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The cover of John Cagle's book, available at book sellers online.

History talk features investigator discussing hiker murder Sept. 28

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Pickens Historical Society

            A Pickens native and retired GBI agent John Cagle will discuss one of his last, most gruesome and most famous cases September 28 as part of the Pickens Historical Society’s Drinking and History series at Pendley Creek Brewing at 7 p.m. The talk is free.

            Cagle, now serves as the commander of the Pickens Sheriff’s office criminal investigation division.

            He lead the investigation into the murder of a hiker on a north Georgia trail before his GBI retirement and later wrote a book on it, entitled, Those Days in January: The Abduction and Murder of Meredith Hope Emerson.

            A press release for the true crime book described it as, “More than 10 years after the murder of Meredith Emerson, lead investigator John Cagle reveals his take on the case and the lasting impact it has had on his life in his transparent true crime debut, Those Days in January: The Abduction and Murder of Meredith Hope Emerson.”

            “Meredith Emerson seemed to be the all-American girl with a wonderful family and group of friends who loved and supported her,” says Cagle. “For her life to end this way at the hands of such an evil person was such a tragedy.”

            In Those Days in January, Cagle takes readers through the investigation from start to finish in a day-by-day account. Readers witness firsthand the struggle to seek justice for Meredith, all while law enforcement does their best to protect her memory from the opportunists, sensationalist reporters, and unscrupulous practices that threatened to deny her the dignity she deserves. Chapter by chapter, Cagle reveals not only the facts of her murder, but the impact on the personal lives of those who worked tirelessly to find Meredith.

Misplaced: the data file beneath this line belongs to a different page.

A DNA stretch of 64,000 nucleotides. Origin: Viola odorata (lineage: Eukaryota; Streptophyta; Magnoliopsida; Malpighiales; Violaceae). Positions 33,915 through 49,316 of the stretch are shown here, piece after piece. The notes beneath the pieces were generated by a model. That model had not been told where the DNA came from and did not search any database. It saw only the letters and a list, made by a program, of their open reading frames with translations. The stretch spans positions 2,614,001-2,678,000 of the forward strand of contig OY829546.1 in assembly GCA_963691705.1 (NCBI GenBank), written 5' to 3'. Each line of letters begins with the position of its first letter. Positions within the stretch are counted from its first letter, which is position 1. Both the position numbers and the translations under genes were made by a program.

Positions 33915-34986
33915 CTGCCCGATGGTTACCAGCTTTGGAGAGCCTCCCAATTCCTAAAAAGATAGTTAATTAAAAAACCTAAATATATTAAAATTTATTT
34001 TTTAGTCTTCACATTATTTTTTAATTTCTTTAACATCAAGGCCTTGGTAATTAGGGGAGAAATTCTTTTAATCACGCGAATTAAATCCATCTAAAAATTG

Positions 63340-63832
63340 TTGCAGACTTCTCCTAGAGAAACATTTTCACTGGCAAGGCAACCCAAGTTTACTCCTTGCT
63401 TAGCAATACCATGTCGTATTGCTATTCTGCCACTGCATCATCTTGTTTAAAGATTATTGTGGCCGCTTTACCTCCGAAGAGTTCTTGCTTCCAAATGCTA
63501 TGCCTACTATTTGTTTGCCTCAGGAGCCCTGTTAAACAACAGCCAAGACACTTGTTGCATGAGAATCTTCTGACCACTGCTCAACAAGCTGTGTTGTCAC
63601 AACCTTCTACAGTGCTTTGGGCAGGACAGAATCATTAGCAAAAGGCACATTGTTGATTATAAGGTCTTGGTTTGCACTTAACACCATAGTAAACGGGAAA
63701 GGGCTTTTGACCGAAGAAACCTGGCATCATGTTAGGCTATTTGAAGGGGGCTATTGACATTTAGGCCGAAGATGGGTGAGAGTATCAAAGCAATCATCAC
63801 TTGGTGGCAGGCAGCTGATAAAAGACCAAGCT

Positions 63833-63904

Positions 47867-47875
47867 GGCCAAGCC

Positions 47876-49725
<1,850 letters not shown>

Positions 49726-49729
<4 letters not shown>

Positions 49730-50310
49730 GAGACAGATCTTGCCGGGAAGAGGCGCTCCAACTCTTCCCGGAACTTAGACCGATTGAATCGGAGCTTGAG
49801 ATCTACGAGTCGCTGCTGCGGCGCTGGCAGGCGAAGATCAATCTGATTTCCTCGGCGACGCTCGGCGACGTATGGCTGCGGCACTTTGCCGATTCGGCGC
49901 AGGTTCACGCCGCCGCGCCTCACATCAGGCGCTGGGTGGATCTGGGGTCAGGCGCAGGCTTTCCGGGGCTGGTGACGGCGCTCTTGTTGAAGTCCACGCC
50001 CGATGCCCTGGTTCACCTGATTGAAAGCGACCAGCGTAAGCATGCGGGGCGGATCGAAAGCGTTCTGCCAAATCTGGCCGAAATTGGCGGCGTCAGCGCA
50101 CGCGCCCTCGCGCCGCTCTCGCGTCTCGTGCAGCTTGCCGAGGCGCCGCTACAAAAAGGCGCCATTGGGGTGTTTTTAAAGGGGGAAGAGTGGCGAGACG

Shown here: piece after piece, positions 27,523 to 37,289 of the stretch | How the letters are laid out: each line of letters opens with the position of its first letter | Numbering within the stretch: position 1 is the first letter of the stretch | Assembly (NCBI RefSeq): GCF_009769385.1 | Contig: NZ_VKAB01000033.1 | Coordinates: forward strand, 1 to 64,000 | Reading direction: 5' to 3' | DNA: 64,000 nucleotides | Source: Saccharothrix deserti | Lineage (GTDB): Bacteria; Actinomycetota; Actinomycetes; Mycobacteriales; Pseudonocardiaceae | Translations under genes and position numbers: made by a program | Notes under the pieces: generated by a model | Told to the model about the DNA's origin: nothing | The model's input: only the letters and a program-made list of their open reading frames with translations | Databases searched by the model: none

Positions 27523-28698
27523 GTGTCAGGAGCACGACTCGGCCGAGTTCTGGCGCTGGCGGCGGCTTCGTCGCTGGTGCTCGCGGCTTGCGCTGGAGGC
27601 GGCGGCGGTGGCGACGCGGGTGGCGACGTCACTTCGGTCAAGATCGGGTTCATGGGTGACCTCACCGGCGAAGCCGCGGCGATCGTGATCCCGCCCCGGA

Cagle wrote Those Days in January to give those interested in the case a more intimate look into what happened in the investigation than what TV stations could provide. He also hopes it can be therapeutic for himself and others who were close to the case.

            “For years I have struggled with this case, as some other agents have,” says Cagle. “I broke a rule that every investigator must follow. I let this case become personal. I simply got too close to it. I’m hopeful telling this story will help me move on.”

            Those Days in January is available now oand

            The talk is free and is part of a series designed to educate about local history in an informal setting.

Oct. Speaker  

            Following on the true crime history, the Historical Society will host Stoney Birt speaking on The True Story of Georgia’s Dixie Mafia October 26. Birt is famous as the subject of the podcast In the Red Clay.

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